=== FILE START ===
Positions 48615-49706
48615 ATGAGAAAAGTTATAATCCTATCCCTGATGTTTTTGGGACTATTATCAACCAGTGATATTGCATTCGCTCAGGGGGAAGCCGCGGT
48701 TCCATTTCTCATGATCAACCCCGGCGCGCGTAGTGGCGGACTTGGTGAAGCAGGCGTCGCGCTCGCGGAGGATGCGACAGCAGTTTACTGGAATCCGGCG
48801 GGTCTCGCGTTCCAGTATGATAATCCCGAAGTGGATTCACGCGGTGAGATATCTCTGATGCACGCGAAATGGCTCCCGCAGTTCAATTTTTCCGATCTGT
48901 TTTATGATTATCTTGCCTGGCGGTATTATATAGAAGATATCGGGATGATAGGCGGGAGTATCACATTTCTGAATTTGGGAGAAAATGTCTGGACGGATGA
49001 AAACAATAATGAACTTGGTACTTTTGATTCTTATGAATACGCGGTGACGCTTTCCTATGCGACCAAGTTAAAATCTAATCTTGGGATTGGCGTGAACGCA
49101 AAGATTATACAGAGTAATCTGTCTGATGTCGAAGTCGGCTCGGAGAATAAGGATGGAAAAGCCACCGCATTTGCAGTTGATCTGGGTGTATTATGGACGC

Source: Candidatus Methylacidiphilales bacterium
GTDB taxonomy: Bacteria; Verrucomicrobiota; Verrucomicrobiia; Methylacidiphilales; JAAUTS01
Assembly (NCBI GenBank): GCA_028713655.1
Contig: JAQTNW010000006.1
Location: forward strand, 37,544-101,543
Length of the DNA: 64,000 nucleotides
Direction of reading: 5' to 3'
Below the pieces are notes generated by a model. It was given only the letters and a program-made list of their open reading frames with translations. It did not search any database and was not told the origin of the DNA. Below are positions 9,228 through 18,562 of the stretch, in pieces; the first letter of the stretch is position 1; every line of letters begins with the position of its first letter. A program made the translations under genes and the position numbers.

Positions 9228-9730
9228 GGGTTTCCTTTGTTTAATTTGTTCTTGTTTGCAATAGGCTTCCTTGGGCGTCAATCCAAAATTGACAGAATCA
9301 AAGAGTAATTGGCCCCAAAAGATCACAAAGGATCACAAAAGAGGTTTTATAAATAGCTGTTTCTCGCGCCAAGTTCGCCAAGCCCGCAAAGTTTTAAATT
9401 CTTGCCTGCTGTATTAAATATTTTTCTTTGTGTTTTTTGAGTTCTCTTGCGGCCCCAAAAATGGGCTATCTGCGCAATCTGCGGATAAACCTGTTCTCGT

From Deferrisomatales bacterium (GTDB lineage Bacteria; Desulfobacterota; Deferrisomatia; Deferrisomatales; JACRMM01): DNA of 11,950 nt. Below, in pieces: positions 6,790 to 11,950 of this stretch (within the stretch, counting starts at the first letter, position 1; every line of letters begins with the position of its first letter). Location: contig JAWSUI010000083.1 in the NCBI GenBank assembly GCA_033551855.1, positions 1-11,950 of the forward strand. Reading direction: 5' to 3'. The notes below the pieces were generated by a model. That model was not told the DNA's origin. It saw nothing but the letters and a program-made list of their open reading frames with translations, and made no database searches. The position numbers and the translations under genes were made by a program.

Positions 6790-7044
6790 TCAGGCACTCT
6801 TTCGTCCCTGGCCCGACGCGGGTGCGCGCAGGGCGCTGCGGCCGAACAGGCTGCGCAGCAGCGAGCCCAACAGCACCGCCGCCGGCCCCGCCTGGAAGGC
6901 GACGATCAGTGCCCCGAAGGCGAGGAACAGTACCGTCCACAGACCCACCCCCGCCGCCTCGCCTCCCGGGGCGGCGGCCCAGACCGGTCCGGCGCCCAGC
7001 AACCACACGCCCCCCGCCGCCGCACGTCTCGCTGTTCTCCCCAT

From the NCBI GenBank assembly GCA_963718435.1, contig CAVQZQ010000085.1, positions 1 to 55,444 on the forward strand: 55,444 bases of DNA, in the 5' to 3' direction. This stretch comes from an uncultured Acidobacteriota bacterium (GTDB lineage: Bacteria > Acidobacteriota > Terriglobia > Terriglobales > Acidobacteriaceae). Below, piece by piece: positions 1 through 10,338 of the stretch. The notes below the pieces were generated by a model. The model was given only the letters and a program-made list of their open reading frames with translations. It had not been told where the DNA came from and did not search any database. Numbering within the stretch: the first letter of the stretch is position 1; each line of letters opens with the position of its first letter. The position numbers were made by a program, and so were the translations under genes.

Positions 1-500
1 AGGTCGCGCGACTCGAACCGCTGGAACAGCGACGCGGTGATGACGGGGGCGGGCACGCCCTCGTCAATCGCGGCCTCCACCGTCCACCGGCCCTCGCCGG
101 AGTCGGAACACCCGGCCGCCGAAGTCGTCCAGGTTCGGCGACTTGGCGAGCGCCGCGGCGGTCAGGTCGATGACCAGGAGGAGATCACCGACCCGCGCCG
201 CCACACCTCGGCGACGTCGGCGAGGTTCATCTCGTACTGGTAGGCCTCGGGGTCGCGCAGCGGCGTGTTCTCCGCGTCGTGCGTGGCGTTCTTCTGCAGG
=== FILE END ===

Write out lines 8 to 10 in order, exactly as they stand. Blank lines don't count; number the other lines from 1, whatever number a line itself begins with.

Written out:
Source: Candidatus Methylacidiphilales bacterium
GTDB taxonomy: Bacteria; Verrucomicrobiota; Verrucomicrobiia; Methylacidiphilales; JAAUTS01
Assembly (NCBI GenBank): GCA_028713655.1